Consumer Law relates to the rights, relations and conduct of persons or businesses engaging in commerce, merchandising, trade and sales. It deals with everything from sole traders to small businesses and large corporations.
If you run a business in Australia, you’ll be affected by the Australia Consumer Law (ACL) which is contained in Schedule 2 of the Competition and Consumer Act. Whether you work with customers, businesses, provide services or sell goods, you must know how the consumer laws affects your business.
The ACL is a national law to protect consumers. The Australian Competition and Consumer Commission (ACCC) alongside the state and territory consumer protection agencies jointly administer the ACL. ACL applies to anyone conducting business in Australia, this can include businesses that are overseas.
Most people and businesses go through life without needing to enforce a legal right or respond to an allegation that they have breached someone else’s right. But when a breach occurs, you need an experienced team of professionals guiding you on the safest, simplest and most supportive path to a sustainable solution.
Complying with Australian Consumer Law
Some examples of how you must comply with the ACL include:
- If your customer asks for an itemised bill, you must provide it free of charge.
- If you sell goods or services worth more than $75 (excluding GST), you must give your customer a receipt.
- If you give receipts, they must identify you (the supplier), your ABN and/or ACN (if any), what was supplied, the date of supply and the price.
- If the goods or service does not meet a consumer guarantee (e.g. where goods are not of acceptable quality), your customer has the right to ask for a refund, replacement or repair where:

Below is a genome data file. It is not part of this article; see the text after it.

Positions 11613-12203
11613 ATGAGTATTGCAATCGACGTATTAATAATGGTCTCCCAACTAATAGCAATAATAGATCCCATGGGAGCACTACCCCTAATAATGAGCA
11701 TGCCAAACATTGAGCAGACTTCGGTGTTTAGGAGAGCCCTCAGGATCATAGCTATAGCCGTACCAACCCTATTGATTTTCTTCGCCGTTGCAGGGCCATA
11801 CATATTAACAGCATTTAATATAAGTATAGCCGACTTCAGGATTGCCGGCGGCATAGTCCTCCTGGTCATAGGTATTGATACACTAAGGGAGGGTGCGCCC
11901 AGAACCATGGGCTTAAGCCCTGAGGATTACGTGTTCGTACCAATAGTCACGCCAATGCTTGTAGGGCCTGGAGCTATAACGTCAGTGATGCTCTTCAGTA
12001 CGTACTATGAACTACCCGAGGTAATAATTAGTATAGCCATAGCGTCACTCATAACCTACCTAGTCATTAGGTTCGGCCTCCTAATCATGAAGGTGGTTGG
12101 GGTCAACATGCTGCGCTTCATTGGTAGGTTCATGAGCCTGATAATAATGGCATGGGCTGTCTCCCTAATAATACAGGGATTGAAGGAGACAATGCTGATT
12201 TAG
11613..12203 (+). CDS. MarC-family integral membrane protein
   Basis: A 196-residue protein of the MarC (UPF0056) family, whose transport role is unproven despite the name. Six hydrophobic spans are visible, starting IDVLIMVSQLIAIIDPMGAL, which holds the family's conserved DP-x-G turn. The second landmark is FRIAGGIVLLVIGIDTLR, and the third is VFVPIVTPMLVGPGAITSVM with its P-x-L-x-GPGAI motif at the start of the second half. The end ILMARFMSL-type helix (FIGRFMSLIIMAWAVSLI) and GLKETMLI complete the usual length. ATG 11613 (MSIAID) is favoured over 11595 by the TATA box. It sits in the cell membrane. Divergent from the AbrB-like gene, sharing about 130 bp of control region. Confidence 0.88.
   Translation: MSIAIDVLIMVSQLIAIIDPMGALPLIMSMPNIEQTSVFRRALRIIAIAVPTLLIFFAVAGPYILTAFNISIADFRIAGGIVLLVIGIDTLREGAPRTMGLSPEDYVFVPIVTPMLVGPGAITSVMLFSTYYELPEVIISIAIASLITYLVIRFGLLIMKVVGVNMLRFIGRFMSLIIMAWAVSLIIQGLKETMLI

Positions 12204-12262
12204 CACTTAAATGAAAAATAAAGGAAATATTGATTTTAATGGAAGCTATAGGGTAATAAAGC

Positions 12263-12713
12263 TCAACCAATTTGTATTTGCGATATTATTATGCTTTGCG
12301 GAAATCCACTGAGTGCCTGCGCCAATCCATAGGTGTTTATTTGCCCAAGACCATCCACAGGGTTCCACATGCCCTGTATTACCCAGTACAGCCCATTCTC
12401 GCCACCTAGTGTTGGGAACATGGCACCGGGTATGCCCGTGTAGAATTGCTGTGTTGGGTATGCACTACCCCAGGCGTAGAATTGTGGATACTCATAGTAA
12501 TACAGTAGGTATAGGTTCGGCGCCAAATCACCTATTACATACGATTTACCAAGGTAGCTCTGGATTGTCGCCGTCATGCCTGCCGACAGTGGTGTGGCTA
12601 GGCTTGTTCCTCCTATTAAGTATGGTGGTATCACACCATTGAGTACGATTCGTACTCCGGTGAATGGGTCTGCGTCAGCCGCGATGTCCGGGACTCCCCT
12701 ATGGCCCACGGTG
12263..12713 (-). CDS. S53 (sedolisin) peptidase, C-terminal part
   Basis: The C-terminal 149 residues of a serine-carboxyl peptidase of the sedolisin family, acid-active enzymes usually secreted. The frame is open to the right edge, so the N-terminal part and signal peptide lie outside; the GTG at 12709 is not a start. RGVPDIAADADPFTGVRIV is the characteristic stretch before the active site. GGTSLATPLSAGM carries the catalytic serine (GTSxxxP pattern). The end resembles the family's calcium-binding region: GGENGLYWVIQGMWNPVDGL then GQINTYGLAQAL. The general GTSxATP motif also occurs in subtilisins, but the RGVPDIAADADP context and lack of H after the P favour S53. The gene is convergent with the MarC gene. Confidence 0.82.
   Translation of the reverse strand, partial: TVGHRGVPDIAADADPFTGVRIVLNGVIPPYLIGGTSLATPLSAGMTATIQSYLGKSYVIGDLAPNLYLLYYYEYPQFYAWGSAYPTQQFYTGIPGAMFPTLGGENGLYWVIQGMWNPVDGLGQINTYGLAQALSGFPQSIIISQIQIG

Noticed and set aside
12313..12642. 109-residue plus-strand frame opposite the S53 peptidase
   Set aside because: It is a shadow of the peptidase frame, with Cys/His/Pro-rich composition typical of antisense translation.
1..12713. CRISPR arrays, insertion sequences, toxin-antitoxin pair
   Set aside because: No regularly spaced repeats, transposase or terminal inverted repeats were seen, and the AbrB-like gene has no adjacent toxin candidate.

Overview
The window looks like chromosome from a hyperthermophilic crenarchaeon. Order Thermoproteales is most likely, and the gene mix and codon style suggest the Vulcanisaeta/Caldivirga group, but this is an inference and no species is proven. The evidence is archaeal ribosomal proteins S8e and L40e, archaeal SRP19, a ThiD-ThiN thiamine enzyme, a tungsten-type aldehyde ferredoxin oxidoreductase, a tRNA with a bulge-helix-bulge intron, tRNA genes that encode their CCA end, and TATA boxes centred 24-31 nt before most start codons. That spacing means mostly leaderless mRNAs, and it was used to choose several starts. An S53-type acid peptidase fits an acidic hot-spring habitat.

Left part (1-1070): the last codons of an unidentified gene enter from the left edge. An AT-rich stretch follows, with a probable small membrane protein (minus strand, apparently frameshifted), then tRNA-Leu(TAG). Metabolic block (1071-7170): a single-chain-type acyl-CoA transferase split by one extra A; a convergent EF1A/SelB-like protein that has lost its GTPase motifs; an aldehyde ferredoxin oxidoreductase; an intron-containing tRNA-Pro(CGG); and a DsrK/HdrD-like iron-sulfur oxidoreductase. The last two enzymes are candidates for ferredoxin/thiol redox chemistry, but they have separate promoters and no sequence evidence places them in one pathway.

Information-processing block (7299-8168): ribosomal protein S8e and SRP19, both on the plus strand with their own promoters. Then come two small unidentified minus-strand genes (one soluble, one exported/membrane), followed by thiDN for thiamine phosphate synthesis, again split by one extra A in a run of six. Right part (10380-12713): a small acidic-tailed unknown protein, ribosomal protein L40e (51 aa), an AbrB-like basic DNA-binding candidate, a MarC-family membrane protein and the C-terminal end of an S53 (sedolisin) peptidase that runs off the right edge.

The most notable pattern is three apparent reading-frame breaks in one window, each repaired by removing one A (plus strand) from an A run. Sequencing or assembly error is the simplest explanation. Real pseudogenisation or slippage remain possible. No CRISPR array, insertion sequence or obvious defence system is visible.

- the goods or service is under $100,000
- the goods are over $100,000 and normally bought for personal or household use
- the goods are business vehicles or trailers mainly used to transport goods.
If there is a problem with your good or service, your customer has the right to ask you for compensation for damages and loss if the supplier could have reasonably foreseen the problem.
- You cannot have a store policy and/or signs in store which seek to override consumer guarantee rights (for example ‘no refunds’ or ‘no refunds on sale items’). This is unlawful.
Guides to understand ACL
The ACL website has guides to help you understand specific consumer law topics. These topics include:
- unfair contract terms
- consumer guarantees
- consumer product safety
- sales practices
- avoiding unfair business practices.
As part of consumer law and fair trading laws, the ACCC regulates ACCC Consumer Rights and Guarantees.
As a business owner, you must understand consumer rights in order to comply with your obligations.
Businesses must provide an automatic guarantee with any product or service they sell. The guarantee includes that products or services will work and do as advertised.
If you sell a product or good, you must guarantee that it:
- is of acceptable quality
- matches the provided description
- meets any express warranties
- is fit for purpose.
An express warranty is an extra promise or representation the business makes about the goods or service provided. For example, you may make a claim that a chair can hold up to 100kgs of weight. Once an express warranty is made, it is covered under consumer guarantees, and consumers can exercise their right to have the good repaired, replaced or refunded if it doesn’t meet the extra promises you made about its performance, condition and quality.